Opening Keynote Address by
H.E. Dr. Surakiart Sathirathai,
Deputy Prime Minister of Thailand
at the Asia Society’s 15th Asian Corporate Conference
June 9, 2005
Your Excellency Mr. Somsavat Lengsavad, Deputy Prime Minister and Minister of Foreign Affairs of the Lao People’s Democratic Republic,
Your Excellency the Minister of Foreign Affairs,
Dr. Vishakha Desai, President of the Asia Society,
Ladies and Gentlemen,
I wish to thank Mrs. Penelope Abernathy for the kind words of introduction.
I am particularly delighted to welcome the Asia Society to Thailand this year. Just last fall I had the honor to speak at the Asia Society in the United States, both in Washington D.C., on “Two Years of US-Thai Relations” and, later the same week, in New York on “the Path Forward for Thailand in the Fast-Changing Global Economy.” So I am triple delighted to meet members of the Asia Society again today for the third time in 12 months. I hope you don’t find me monopolizing all your events.
There is no doubt that the Asia Society has always been a leader in promulgating debate on the most timely and relevant issues in Asia and in world affairs. Your conference this year is no exception. Your topic, “Southeast Asia Rising,” opens a range of important questions. We heard my Prime Minister laying a foundation for our discussion last night and my successor in the Foreign Ministry will build on it later on.
For my part, I would like to shift your attention to the links between the Rise of Southeast Asia and the broader Rise of Asia in international society.
The rise of Southeast Asia is changing Asia – as the rise of Asia is changing the world. The rise of Southeast Asia only has to be looked at in the context of the rise of Asia. The rise of Asia must be seen in the global perspective. The changes in Southeast Asia must benefit Asia and the changes in Asia must benefit the world. Therefore it is our obligation to ensure that these changes are peaceful, that they spread prosperity, and that they contribute to global respect for our common environment and for the values of our common humanity.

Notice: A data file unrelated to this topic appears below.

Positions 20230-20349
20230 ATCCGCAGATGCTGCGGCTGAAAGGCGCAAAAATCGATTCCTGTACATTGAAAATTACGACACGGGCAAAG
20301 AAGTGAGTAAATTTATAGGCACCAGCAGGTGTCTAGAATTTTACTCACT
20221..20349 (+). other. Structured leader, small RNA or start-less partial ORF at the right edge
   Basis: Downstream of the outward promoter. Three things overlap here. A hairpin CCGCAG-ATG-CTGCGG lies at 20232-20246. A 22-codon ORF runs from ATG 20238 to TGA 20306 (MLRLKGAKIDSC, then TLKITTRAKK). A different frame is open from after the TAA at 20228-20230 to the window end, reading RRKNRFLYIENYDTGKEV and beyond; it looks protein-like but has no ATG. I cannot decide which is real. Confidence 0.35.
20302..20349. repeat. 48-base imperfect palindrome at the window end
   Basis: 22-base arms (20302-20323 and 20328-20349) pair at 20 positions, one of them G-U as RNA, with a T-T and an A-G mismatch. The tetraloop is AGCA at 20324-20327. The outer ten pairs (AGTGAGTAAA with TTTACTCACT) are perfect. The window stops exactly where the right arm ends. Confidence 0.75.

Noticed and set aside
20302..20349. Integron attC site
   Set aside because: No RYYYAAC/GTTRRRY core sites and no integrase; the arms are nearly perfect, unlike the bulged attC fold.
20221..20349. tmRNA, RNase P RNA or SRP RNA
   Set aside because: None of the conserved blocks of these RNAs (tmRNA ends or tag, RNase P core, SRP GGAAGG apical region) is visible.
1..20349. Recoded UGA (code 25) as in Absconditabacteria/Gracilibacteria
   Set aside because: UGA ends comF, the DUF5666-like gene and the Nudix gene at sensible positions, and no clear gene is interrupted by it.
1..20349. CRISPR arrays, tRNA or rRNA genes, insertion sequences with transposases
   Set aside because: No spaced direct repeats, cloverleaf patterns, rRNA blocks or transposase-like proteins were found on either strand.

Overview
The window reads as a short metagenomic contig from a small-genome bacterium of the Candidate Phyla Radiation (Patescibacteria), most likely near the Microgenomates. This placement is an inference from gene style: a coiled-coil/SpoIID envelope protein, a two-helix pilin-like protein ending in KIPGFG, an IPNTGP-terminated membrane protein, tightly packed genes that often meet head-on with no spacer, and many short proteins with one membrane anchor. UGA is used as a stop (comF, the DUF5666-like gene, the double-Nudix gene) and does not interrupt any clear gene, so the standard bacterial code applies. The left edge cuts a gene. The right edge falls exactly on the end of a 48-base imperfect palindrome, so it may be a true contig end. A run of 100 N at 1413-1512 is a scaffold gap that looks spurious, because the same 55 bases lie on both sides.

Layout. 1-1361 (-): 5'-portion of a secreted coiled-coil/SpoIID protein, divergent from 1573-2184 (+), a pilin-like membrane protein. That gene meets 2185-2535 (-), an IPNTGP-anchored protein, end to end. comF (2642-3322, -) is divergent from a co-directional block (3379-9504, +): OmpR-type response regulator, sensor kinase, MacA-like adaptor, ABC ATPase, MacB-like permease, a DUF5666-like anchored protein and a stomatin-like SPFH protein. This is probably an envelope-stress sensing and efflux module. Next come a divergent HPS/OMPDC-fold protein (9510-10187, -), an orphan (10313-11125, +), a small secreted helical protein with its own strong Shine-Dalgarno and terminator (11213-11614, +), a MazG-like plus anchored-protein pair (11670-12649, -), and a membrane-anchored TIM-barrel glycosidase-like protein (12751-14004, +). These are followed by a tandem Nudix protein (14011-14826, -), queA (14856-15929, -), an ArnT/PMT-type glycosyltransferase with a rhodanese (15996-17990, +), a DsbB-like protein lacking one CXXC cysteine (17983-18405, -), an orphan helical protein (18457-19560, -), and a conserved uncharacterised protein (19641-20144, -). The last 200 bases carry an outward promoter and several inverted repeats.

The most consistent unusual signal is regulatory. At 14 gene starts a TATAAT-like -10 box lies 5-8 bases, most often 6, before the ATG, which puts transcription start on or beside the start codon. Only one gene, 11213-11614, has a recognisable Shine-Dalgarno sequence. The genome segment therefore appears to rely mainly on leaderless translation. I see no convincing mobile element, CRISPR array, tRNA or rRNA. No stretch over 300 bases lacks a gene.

We in Asia must remain open to one another, respecting the diversity of our paths forward, and cooperating with one another as we build our common future. The picture of Asia we look at today is characterized by emerging networks of regional and sub-regional arrangements which serve as building blocks for a prosperous Asian Community. The picture of Asia today is a mark of change in the world political landscape that will play a constructive role in promoting global cooperation and reinforce the foundations of multilateralism.
Be it because of the size of its land, the size of its population, its intriguing history, culture, and diversity, or the sheer size of its economy, any changes that take place in this major geographical part of the world, Asia never fail to attract the world attention. The last two decades, in particular, have drawn all eyes of the world to focus on what had been happening in Asia, and even more so on what had been happening in Southeast Asia.
The late 80’s and the early 90’s were the decade of economic phenomenon of Southeast Asia. We all heard the mention of the economic tigers of Southeast Asia. The world watched their role in the changing Asia with extreme anxiety. Then just as the world blinked, the roaring tigers of Asia were suddenly restrained following the collapse of the Asian economy in 1997. It would have been hard for Asia to recover, many thought. Dashed was the hope of the 21st rising century of Asia. It would have taken a few decades for Asia to rise back, we heard many commentators suggested. Those were the world’s anticipation as it watched Asia and Southeast Asia going down.
But what many may have failed to notice is the resilience and the ability to recover and bounce back of Asia, which is inherent in this continent. It is even inherent in its very name of Asia. Albeit some disagreement, it is believed that the name Asia most probably comes from a word in the ancient Sumerian civilization. The root word is “asu” meaning the light in the sky or an upward movement. The Greek were the first to make that reference to this land referring to the East or the direction from which the sun rises.